Founded in 1953 in northern Tel-Aviv, the Eretz-Israel Museum is the third largest museum in Israel. It covers an area of 20 acres and includes even an archaeologist site (Tel Qasile). Its 15 buildings exhibit a wide array of exhibitions. The most interesting for history and archaeology buffs would be:
The Copper Pavilion – An exhibition devoted to the revolutionary discovery of copper ore in Timna, in the southern Negev. Besides copper artifacts and smelting furnaces, the exhibit combines artifacts from a Midianite-Egyptian temple uncovered in Timna, whose finds include copper serpent (cf. Numbers 21:9) and possible early evidence of monotheism.
The Kadman Numismatic Pavilion – An exhibit of one of the second biggest numismatic collection in Israel, set in chronological order, from pre-coins barter system to 19th bank notes from Palestine.
The Ceramics Pavilion – A rich display of pottery made vessels from various archaeological sites in the Land of Israel. The exhibit follows the development of local pottery making, from prehistorical times to the Ottoman period, and its cultural context.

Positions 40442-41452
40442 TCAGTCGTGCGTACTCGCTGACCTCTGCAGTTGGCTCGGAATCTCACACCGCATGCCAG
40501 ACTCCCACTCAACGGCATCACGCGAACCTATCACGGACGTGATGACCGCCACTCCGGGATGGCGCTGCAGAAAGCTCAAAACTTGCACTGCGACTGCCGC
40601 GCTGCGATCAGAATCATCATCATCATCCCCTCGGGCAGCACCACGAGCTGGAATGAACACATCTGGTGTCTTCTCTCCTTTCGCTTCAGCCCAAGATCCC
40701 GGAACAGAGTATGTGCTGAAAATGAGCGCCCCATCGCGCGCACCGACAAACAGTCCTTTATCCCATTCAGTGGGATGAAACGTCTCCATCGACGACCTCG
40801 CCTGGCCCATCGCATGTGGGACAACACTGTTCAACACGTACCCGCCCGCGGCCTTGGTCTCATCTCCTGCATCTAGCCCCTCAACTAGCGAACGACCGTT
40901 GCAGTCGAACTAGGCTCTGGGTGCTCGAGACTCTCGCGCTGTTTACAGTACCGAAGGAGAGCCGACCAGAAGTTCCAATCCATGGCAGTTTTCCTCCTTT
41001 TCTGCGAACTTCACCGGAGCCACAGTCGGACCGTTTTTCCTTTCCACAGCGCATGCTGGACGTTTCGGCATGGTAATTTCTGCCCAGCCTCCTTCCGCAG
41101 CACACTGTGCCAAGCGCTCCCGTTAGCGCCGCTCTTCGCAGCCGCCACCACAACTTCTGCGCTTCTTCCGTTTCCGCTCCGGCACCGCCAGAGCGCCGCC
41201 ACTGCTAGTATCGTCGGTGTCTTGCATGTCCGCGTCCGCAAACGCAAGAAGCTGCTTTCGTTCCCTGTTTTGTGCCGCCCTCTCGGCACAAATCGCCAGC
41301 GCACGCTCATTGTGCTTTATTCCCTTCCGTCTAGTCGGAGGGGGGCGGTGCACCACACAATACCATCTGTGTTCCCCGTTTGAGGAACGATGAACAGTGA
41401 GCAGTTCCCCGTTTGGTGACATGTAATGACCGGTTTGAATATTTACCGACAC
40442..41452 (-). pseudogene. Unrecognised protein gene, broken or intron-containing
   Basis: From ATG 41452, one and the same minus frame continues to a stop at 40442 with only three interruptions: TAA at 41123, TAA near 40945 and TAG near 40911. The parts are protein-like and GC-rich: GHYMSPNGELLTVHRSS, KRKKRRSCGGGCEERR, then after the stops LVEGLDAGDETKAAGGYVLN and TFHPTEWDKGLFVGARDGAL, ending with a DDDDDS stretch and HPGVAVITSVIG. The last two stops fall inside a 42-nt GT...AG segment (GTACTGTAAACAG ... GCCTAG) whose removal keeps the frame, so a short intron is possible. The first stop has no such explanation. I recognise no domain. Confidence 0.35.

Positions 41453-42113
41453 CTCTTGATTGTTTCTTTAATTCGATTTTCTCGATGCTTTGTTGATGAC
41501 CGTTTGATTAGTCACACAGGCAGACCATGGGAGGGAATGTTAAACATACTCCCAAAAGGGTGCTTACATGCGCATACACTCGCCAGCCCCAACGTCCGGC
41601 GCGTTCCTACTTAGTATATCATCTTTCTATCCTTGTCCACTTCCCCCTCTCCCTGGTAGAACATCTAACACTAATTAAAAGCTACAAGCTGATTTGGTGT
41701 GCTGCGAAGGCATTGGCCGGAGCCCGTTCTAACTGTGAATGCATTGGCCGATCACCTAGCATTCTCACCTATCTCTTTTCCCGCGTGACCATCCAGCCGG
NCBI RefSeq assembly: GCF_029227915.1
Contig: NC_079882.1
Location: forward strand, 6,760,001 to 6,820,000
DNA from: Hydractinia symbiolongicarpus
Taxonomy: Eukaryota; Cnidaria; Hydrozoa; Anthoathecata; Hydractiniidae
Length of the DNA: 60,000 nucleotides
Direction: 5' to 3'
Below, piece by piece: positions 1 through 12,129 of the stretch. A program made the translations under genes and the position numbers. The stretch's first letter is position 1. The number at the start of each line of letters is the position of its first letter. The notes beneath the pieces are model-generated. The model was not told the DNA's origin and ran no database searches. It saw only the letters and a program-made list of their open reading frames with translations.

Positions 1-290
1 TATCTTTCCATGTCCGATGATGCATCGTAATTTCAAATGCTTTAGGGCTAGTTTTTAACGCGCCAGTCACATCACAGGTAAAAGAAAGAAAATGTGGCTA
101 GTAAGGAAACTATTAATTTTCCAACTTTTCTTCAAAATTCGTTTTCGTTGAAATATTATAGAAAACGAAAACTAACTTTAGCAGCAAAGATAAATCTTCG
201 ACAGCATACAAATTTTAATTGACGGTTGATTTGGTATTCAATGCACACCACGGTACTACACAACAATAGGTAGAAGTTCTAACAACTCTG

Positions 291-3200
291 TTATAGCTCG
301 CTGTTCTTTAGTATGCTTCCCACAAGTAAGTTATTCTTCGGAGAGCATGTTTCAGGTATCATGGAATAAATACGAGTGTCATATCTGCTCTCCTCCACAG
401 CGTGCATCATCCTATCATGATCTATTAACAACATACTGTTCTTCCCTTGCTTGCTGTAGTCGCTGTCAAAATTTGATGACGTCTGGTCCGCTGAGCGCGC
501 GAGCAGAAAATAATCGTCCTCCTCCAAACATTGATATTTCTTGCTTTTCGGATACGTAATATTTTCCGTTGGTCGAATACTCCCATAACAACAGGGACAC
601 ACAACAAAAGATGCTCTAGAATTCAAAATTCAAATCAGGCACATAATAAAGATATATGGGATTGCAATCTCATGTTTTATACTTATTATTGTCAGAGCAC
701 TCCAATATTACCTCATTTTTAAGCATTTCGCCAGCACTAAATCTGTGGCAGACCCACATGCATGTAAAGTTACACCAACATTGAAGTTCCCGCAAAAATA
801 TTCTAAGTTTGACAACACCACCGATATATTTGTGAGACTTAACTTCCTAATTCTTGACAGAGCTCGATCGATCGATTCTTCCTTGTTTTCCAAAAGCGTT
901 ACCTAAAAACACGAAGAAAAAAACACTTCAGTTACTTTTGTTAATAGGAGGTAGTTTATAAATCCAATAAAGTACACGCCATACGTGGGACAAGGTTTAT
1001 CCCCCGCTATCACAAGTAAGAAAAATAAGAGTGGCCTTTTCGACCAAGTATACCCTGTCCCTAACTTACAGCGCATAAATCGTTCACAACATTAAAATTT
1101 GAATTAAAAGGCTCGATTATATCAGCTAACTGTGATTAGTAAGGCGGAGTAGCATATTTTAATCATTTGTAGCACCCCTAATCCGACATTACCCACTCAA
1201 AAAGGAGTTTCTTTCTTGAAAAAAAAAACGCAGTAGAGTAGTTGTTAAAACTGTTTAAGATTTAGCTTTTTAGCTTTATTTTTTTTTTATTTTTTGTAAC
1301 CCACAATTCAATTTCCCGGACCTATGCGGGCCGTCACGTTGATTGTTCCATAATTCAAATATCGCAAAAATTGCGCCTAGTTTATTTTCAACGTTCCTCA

The Glass Pavilion – A colorful exhibition of a wide range delicate glass made artifacts demonstrating the invention and application of glass making through the history of the land. The exhibit includes a unique gold-glass panel found in Caesarea. Dating to the late Byzantine period, it is a stunning work of glass cubes, some with thin golden leaves, set in a semi-circular panel. Discovered in 2005 in the Birds’ Mosaic Mansion, it is further testimony to the wealth of Caesarea, also in late antiquity.
The grounds of the museum also display various agricultural installation, and a few mosaic floors. These include two rare mosaic floors of a Jewish and a Samaritan Synagogue from the Byzantine period.
Touring the Eretz-Israel Museum
The Eretz-Israel Museum is open Monday to Saturday. Touring the museum can be a nice cultural break from the bustling streets of Tel-Aviv, and can be combined with other museums in northern Tel-Aviv, such as the Palmach Museum, the Rabin Center and the Diaspora Museum (Beit Hatfutsot).